Pancakes on their own are delicious, but a stack that can help lower stress and increase your energy? Now, that’s epic. Four Sigmatic founder Tero Isokappila has been experimenting in the kitchen with adaptogenic fungi for years and sneaking them into his pancakes is just way he likes to consume the ‘shrooms. It’s one of a whole slew of recipes in his new book, Healing Mushrooms.
The book offers a primer on the ten so-called “powerhouse players” of the mushroom world, breaking down the info into easy to digest—ha!—sections explaining their various adaptogenic benefits. (Never heard of adaptogens? They’re herbs and plants that protect the body from stress.)
“Because these cognitive benefits are so unique to this specific mushroom, you can think of these pancakes as a one-of-a kind super-comfort-food.”
He credits the bad “state of our collective health” alongside the fact that mushrooms are “low in sugar, gluten-free, high in nutrients, and are an excellent vegan meat substitute” as reasons for the superfoods’ growing popularity. Basically they’re a lot of bang for your bite.
The pancake recipe Isokappila shares here is made with lion’s mane. “It offers protection from diseases like Alzheimer’s, dementia, and Parkinson’s, and can even reverse cognitive deterioration,” he says. “Because these cognitive benefits are so unique to this specific mushroom, you can think of these pancakes as a one-of-a kind super-comfort-food.”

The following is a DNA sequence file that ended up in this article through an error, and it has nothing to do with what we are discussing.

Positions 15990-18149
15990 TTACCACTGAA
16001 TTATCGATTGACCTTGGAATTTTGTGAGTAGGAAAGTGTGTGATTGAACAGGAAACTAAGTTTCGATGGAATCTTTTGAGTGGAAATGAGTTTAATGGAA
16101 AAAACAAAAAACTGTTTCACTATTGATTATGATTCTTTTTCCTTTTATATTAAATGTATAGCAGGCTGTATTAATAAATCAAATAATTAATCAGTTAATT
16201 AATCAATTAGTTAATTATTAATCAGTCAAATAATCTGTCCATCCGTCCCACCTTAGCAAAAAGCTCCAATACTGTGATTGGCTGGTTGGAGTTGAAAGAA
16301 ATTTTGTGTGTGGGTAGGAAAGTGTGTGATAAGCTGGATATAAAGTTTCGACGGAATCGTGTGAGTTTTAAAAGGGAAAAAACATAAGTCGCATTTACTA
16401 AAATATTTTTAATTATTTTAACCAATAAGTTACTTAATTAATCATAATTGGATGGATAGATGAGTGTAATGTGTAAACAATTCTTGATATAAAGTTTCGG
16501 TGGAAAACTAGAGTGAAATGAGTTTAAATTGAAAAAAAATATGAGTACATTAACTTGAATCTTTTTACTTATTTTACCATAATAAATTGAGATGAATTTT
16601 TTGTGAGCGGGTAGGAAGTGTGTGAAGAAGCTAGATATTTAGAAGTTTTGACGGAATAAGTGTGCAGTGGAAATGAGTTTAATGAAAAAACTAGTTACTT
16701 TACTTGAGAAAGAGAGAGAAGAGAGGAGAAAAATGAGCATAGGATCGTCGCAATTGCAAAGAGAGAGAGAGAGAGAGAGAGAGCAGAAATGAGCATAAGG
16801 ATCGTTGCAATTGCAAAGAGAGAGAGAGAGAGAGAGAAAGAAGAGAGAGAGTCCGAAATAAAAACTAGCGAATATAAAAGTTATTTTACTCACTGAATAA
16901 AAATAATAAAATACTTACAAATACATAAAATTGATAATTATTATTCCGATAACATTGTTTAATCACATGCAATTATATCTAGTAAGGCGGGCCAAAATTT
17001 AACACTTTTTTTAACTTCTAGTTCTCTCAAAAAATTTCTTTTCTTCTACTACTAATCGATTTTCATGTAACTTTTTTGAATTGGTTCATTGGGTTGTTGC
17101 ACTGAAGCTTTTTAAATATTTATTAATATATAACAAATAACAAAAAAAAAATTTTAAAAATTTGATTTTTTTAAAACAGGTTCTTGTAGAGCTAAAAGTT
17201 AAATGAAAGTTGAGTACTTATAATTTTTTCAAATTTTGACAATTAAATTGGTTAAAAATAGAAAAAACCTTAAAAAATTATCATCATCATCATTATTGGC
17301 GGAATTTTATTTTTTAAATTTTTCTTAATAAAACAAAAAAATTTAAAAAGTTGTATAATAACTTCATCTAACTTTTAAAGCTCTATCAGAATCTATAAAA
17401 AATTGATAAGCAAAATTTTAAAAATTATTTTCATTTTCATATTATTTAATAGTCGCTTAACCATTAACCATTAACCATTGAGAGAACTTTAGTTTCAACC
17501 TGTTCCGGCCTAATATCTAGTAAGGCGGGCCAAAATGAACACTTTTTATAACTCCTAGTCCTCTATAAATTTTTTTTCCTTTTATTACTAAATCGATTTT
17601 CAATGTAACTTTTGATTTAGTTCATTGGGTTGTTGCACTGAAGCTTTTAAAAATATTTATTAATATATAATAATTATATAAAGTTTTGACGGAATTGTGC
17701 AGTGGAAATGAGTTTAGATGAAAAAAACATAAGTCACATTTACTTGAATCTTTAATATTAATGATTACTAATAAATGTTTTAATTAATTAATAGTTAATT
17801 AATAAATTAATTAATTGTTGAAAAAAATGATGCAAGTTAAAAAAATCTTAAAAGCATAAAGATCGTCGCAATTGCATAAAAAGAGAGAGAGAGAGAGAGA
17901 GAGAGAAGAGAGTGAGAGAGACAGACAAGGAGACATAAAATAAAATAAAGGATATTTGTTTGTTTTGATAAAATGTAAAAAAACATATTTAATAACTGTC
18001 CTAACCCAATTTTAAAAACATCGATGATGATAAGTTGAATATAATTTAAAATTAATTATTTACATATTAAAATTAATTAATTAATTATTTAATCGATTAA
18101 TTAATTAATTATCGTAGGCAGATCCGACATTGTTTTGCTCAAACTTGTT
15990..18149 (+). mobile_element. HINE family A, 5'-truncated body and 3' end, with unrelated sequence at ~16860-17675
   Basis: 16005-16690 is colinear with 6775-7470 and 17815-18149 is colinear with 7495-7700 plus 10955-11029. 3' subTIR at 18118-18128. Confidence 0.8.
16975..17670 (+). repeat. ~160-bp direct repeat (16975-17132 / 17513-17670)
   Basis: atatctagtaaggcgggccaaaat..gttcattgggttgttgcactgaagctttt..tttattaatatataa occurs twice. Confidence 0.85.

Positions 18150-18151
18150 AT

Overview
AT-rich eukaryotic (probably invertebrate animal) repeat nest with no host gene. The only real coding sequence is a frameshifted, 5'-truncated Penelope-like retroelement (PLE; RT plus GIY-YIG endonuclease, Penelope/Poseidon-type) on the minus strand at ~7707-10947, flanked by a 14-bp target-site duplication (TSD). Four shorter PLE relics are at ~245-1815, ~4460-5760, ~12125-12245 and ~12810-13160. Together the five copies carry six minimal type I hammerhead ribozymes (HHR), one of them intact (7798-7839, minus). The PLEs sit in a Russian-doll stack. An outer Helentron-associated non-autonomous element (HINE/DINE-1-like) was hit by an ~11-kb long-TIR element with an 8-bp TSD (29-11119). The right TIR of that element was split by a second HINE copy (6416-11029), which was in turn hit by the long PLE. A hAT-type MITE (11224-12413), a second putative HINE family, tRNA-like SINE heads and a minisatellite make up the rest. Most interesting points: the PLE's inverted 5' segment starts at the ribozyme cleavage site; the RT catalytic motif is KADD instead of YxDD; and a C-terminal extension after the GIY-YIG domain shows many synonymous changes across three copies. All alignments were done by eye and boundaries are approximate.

If all of this sounds too good to be true, consider that the proof may be in the (potentially mushroom-infused) pudding—or pancake, as the case may be. That, and science.
Lift your mental fog with the lion’s mane pancake recipe below.
Lion’s Mane Pancakes
Yield: Makes 20 small or 5 large pancakes
3 large eggs
2 cups almond milk
1 cup packed fresh spinach, finely chopped
1 cup spelt flour (substitute cassava flour for gluten-free pancakes)
3 Tbsp unsalted butter, melted, plus more for cooking and serving
1 tsp salt
1 tsp freshly ground black pepper
8 ounces fresh lion’s mane mushrooms (or 3 cups dehydrated lion’s mane, soaked for 2 hours)
Jam or pure maple syrup, for serving (optional)
1. In a large bowl, vigorously whisk together the eggs and almond milk.
2. Add the spinach, flour, butter, salt, and pepper and stir until smooth. Let rest at room temperature for 15 minutes.
3. Set a cast-iron pan over high heat. When the pan is hot, add a liberal amount of butter and allow to melt. Add a half cup of the pancake batter to the pan. When little bubbles appear on the surface of the batter, use a spatula to check if the underside of the pancake is golden brown. If so, flip and fry on the other side for one to two minutes more. Repeat until all batter has been used.
4. Serve hot with butter, jam, or syrup. Pancakes are also delicious eaten cold the next day. Store in a sealed container in the fridge overnight.